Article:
We arrived at Stonehaven at 12:30pm and hunted around for a mooring ball.  There were none available, but we found a nice anchorage that held us steadfast throughout the night.

Tricia was the first to don the stinger suit and hop in the water.
The suit covers almost all of the body to protect from the hundreds of various things in the water that can kill you. ;)

Duber took the kayak over to Roo-Crews boat for a quick visit.

Our anchorage was right in the middle of a wind tunnel. So every time a gust of wind came through it was like a bullet of wind shooting right down the dip between the mountains. Hence the Aussie term "Bullets".

These "bullets" caused some of our gear to run away from us.
First it was our dinghy:  The painter on our dinghy was very short -- too short to affix to the deck cleat.  I'm not sure how it was tied up, but a more heavy duty knot was required. 
Fortunately one of the neighbor boats eyed our runaway dink and saddled up into their own for retrieval.  We ended up rigging a longer painter to the bow of the dinghy -- a spare bowline, which made for a much better option.

Our second near casualty was our kayak. In a strong gust (another bullet), it followed suit of the dinghy and slipped away. Fortunately, Tricia, Dokko and Stacia were visiting Roo-Crew and witnessed runaway number two.  They hopped in the dinghy for a speedy kayak rescue mission.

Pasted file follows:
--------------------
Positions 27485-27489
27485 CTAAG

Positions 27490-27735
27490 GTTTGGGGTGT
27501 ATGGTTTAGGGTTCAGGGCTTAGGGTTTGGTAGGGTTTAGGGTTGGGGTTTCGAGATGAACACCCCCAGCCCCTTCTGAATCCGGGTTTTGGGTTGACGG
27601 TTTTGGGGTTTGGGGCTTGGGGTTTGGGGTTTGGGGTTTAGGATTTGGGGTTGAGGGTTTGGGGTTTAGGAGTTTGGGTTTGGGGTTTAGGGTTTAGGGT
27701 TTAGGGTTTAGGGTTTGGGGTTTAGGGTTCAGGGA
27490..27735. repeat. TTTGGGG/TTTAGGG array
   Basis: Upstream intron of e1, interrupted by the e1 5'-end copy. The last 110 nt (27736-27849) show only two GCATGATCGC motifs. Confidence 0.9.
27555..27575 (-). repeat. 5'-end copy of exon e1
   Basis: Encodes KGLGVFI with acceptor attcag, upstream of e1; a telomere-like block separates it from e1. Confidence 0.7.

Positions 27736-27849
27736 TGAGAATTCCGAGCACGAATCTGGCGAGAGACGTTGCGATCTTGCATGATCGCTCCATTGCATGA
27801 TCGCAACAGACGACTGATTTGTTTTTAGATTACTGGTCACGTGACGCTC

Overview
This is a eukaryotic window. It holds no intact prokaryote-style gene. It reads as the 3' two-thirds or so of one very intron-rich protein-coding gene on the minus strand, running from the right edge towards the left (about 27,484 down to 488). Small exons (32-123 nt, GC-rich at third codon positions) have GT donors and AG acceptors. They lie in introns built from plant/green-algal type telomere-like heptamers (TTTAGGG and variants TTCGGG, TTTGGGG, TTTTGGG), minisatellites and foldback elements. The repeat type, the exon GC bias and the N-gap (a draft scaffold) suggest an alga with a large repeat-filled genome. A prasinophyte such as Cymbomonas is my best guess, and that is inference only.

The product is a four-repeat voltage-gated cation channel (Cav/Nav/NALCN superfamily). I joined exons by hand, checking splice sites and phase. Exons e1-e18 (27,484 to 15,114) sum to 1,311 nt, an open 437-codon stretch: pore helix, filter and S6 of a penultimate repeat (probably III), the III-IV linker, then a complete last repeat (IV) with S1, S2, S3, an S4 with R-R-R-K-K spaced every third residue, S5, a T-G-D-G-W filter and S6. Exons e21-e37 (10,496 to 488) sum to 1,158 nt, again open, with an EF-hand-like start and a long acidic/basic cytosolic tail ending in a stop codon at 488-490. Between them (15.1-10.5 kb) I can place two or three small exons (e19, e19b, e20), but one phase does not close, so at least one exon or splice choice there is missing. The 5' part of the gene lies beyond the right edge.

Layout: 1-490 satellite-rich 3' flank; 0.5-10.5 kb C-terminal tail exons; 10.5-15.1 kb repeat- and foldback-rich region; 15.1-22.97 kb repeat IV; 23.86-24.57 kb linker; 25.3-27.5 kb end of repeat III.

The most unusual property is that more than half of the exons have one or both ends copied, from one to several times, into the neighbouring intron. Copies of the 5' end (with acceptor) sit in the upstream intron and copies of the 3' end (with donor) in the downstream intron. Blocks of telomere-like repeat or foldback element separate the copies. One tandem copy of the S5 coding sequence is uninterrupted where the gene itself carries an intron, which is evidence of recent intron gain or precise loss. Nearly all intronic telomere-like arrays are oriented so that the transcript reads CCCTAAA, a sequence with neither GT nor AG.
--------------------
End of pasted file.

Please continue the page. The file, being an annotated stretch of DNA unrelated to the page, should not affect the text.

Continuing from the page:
Once everything was properly tied down, we ventured to Roo-Crew's boat for a little sunset cocktail hour where Kathleen was mixing up some delicious Pimm's Cups.  We chatted on the stern of the boat and watched the sun go down. We then moved to the bow to watch the moon rise.  The moon peered up over the mountain range with a bright beam of leading light. At first, we couldn't see the moon, just some clouds that were silhouetted by the moon beams. Then, as the moon continued to rise, we saw her crisp edges slowly peek out from behind the mountain range.

Strong gusts of wind carrying fairly chill air encouraged our crew to retreat back to our boat. It was also getting to be dinner time and thus, because seamless doesn't cater to charter boats in the Whitsunday islands, we still had to cook.
Anastacia and Caner whipped up a delicious mix of chicken, rice, potatoes, peppers, and wine.

MANIC MONDAY? - NOT IN THE ISLANDS MATE

STONEHAVEN (HOOK ISLAND)
   20°6.05' S
   148°54.46' E


It's always nice waking up Monday morning somewhere tropical on a boat as opposed to the sound of an alarm with the realization that you have to go in to work. 

So this morning, Caner was making coffee as the sun was rising over the Whitsunday Island mountain range. As much as I love my coffee, this time around the best part of wakin' up had nothing to do with what was in my cup!  ;)
See, I love the sunrise, but rarely ever get to see it since my "day job" has me working in a dark control room well before the sun gets up in the morning.
The sun comes up early near the equator and when it's up, it's up - It's like someone upstairs flips a switch.